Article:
Driving up to Great Sand Dunes National Park and Preserve, the view seems almost silly: Across from shallow creeks at the base of the 14,000-foot Sangre de Cristo Mountains sit the largest sand piles in North America, kept in place by wind and water.
Melting snow, mountain creeks and storms regularly flush sand down the western side of the mountains, and southwesterly winds push the sand back on itself.
It's a cycle that has created dunes up to 750 feet high, with sweeping views of mountains and sky.
Camping overnight at the park allows for unique views in moonlight, sunrise and sunset, but it's also possible to squeeze in a day trip from Denver or Santa Fe, N.M.
A water bottle or two, some sunscreen and a little planning is all you need for a hike up the sand. But first some tips.
Park officials aren't kidding when they say the high-altitude dunes get piping hot in summer, even though temperatures usually don't get much above the mid-80s. The sand can reach 140 degrees, so it's best to hike it in sneakers or closed shoes, either early in the morning or in the evening.
Sandals and flip-flops do come in handy for one thing though: In spring and early summer, melting mountain snow replenishes Medano and Sand creeks, which snake around the dunes. It's refreshing to wade barefoot or in sandals in the water before and after a hike. In springtime, some kids in swimsuits and armed with sand shovels end up playing on this temporary beach without ever hiking up.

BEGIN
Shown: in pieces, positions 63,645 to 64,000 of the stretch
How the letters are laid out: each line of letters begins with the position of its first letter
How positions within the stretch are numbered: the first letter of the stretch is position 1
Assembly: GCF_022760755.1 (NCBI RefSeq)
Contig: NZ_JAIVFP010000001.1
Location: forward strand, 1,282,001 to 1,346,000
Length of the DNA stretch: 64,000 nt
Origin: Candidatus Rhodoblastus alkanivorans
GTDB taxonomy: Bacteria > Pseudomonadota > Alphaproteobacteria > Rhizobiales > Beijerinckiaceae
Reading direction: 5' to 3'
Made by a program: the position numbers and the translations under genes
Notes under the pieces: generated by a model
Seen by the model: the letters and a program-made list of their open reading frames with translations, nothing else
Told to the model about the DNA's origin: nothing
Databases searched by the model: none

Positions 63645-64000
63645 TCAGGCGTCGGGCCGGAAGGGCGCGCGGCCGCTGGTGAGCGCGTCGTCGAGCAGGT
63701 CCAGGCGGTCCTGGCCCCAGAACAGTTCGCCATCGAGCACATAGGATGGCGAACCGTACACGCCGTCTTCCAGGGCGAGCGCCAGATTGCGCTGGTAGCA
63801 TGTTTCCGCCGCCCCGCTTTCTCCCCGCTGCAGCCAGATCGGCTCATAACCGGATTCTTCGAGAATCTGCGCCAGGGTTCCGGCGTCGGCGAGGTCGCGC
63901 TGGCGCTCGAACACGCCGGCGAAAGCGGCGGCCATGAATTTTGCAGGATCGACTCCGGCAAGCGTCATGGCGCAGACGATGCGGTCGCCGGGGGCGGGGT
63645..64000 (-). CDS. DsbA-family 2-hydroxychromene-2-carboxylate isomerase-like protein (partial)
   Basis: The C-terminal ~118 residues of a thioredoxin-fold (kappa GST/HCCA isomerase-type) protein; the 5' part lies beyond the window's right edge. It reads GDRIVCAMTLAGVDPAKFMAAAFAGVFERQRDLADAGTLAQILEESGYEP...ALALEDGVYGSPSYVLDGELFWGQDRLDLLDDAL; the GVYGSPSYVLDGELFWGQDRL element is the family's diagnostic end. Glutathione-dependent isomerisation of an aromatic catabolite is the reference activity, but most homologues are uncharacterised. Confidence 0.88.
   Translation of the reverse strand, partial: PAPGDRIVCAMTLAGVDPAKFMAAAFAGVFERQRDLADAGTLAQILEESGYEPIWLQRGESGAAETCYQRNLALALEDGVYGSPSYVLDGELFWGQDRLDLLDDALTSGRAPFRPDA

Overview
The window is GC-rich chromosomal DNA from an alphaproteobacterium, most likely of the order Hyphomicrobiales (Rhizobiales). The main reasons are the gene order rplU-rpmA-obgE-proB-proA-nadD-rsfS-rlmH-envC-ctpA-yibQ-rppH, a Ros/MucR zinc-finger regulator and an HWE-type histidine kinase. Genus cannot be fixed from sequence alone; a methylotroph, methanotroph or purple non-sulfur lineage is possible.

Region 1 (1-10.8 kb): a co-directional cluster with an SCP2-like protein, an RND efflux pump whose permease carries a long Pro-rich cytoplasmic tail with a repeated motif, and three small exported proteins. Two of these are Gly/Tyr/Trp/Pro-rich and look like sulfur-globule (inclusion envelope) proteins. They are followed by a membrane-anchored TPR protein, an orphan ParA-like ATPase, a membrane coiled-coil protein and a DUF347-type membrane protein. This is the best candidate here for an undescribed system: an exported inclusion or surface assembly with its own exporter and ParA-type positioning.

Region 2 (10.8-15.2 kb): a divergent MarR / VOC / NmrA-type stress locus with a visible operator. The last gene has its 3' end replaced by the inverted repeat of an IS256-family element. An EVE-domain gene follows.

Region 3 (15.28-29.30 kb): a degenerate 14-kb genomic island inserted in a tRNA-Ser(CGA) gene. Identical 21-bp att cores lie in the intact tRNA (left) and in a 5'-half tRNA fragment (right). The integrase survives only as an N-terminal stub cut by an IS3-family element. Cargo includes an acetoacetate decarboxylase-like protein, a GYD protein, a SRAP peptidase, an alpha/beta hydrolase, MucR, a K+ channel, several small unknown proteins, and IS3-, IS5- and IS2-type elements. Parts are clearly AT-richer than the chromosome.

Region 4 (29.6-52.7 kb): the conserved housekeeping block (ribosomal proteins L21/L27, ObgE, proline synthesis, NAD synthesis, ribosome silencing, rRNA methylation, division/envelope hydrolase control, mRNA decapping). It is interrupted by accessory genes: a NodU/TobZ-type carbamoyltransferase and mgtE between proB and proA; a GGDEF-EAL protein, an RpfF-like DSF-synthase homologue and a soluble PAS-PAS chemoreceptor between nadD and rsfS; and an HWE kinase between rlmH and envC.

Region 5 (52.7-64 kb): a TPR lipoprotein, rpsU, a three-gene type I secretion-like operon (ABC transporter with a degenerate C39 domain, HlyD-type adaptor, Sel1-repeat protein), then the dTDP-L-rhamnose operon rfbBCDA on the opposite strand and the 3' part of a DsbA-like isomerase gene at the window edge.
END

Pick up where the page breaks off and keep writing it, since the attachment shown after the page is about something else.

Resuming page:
The creeks are largely gone by August, but a nearby mountain waterfall offers a welcome cool-down. More on that later.
The park has alpine and forest trails, but one of the simpler sand hikes is up High Dune. Fill up water bottles at the visitors center and head to the next parking lot. There are no trails on the dunes. Any route is possible.
Following the ridges is the best bet to avoid heading downhill too much before getting to the peak and having to hike back uphill in sand that swallows footsteps.
The Oasis shop right outside the park's main entrance rents boards for around $20 a day so you can slide down the dunes like a snowboarder, although some people choose to ride them like a sled.
Jackie McCuistion, 19, of Alamosa, Colo., strapped into one shoeless and tried it out with friends. "Bend your knees, lean back and then just have fun," she said after sliding down a ridge. Plastic sleds work too.
Plan on about 90 minutes to get to the top of High Dune, with breaks for photos and to catch your breath.
Afterward, head a few miles south of the park to Zapata Falls. Brown road signs point the way to a gravel road that winds three miles uphill to the start of a half-mile hike to the falls.
The water is usually icy cold in May, more tolerable in late summer. If you don't mind getting your shoes wet, you can step into the shallow water to climb up a shelf back to a nook, right into a rocky hollow where you can watch the waterfall tumbling down from a mountain ledge and spattering you with a mist — a satisfying end to a day in the sun.